“And some folk need killing. That’s all there is to it.” Gran, in The Wise Man’s Fear by Patrick Rothfuss
“You need to get a long ways away from people before you can learn to listen properly.” Patrick Rothfuss, The Wise Man’s Fear.
“People want to weep. Pathos in the form of a narrative does not wear out.” Susan Sontag, Regarding the Pain of Others.
“Metaphor is a property of language that gives boundaries to worlds and helps scientists using real languages to push against these bounds.” Donna Jeanne Haraway, Crystal, Fabrics, and Field: Metaphors that Shape Embryos.
“Monet, a simple man with a child’s outlook on life, and no formal academic training, had seized upon a great truth about time before anyone else: An object must have duration besides three extensions in space. Monet did not write down any theories or express one as an equation; rather he illuminated this truth in the limpid colors of his silent images.” Leonard Shlain, Art & Physics: Parallel Visions in Space, Time, and Light.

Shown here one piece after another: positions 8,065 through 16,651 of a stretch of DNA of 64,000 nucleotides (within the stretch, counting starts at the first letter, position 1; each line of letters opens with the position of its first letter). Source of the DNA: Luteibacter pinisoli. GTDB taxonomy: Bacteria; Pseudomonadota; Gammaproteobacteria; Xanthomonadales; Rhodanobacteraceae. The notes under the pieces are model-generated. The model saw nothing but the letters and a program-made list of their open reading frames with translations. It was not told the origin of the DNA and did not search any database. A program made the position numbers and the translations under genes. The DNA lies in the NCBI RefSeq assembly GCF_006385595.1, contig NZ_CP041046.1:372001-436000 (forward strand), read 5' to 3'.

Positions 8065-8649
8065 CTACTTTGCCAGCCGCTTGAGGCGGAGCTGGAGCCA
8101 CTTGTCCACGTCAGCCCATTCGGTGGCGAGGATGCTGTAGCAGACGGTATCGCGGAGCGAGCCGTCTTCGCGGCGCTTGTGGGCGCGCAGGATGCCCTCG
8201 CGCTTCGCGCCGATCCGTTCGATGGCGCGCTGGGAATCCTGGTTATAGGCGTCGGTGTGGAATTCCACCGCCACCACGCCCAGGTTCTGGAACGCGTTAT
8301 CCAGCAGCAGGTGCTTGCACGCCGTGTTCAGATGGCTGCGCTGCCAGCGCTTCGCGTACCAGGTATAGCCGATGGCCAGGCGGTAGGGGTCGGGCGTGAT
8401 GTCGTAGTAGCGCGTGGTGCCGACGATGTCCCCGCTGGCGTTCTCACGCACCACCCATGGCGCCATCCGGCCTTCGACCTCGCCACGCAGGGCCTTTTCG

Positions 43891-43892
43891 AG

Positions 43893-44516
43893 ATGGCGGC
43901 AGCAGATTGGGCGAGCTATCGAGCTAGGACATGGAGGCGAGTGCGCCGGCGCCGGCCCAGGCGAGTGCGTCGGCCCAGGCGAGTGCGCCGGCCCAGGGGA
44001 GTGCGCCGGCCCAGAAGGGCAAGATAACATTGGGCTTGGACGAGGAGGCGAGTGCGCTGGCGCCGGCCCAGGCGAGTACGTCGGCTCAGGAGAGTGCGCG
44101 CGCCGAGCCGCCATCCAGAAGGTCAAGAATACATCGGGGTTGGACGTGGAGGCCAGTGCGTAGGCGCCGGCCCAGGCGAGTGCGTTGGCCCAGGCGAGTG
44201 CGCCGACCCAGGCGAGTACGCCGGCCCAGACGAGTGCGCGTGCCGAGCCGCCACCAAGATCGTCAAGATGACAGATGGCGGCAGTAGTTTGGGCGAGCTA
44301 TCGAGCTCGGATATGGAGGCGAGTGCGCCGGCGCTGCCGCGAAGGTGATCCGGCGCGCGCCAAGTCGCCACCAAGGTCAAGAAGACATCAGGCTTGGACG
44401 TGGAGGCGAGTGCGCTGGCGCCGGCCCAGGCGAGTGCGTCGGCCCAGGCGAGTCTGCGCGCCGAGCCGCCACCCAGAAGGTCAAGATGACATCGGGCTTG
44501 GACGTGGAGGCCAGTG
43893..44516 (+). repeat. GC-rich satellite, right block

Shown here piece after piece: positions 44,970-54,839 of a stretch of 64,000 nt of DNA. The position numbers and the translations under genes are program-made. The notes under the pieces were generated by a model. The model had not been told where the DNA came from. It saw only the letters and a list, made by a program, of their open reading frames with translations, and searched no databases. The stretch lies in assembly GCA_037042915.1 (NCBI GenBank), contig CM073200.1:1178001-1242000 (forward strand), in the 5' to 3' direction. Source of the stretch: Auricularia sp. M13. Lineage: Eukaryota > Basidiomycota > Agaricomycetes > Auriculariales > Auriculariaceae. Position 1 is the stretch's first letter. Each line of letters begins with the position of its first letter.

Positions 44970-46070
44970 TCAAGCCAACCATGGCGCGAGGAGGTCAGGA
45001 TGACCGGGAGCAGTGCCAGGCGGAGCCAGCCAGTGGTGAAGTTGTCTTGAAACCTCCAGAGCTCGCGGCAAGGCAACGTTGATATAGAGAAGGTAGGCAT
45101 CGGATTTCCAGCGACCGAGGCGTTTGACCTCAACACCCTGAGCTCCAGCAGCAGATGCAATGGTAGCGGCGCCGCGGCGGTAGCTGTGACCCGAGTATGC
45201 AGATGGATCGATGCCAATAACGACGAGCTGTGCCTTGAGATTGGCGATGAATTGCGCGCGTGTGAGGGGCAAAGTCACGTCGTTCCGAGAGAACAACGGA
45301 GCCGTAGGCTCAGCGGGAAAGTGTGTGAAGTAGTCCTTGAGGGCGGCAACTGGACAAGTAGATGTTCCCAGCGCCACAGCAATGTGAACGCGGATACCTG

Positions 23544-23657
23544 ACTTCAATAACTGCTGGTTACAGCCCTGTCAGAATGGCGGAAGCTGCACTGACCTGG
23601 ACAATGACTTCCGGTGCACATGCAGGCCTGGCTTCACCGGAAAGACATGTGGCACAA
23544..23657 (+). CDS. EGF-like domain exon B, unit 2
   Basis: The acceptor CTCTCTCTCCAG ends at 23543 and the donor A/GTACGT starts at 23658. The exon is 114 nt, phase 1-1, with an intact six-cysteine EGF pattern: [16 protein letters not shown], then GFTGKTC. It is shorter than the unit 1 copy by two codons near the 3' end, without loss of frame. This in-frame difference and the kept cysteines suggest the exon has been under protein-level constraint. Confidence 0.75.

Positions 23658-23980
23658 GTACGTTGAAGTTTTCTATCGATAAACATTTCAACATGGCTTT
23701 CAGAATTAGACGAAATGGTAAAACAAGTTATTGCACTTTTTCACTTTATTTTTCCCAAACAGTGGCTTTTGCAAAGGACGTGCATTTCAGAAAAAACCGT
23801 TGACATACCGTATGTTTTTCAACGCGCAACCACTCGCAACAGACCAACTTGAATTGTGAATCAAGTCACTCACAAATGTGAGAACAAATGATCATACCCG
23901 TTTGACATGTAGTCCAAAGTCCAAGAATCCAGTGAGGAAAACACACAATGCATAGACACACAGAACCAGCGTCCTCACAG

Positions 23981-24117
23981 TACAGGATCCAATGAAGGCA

Some texts are memorable by a single, sublime sentence: “Call me Ishmael.” “It was the best of times, it was the worst of times.” “Gregor Samsa awoke one day to find himself an enormous vermin.”
Rothfuss’ Auri story reads like a long prose poem, so lovely for the logophile in its wonderland of creative and created words (I looked them up) and specificity in naming things.
On to Book 2 of The Kingskiller Chronicle, a place I have enjoyed inhabiting almost as much as living in Middle Earth 40 years ago. Feels as good to wend my way through the words of this world as it was to learn to speak Elvish.
However, Rothfuss’ little side venture tale of one of the mysterious waif characters in the main plot appeals more to the poet in me than the entire lengthy two-volume story appeals to the fantasy-adventurer. And this from a Game of Thrones fan.
A short but delicately sensual read, I recommend the novella–an echo of an ache itself–to all the beautiful broken people the author addresses through it.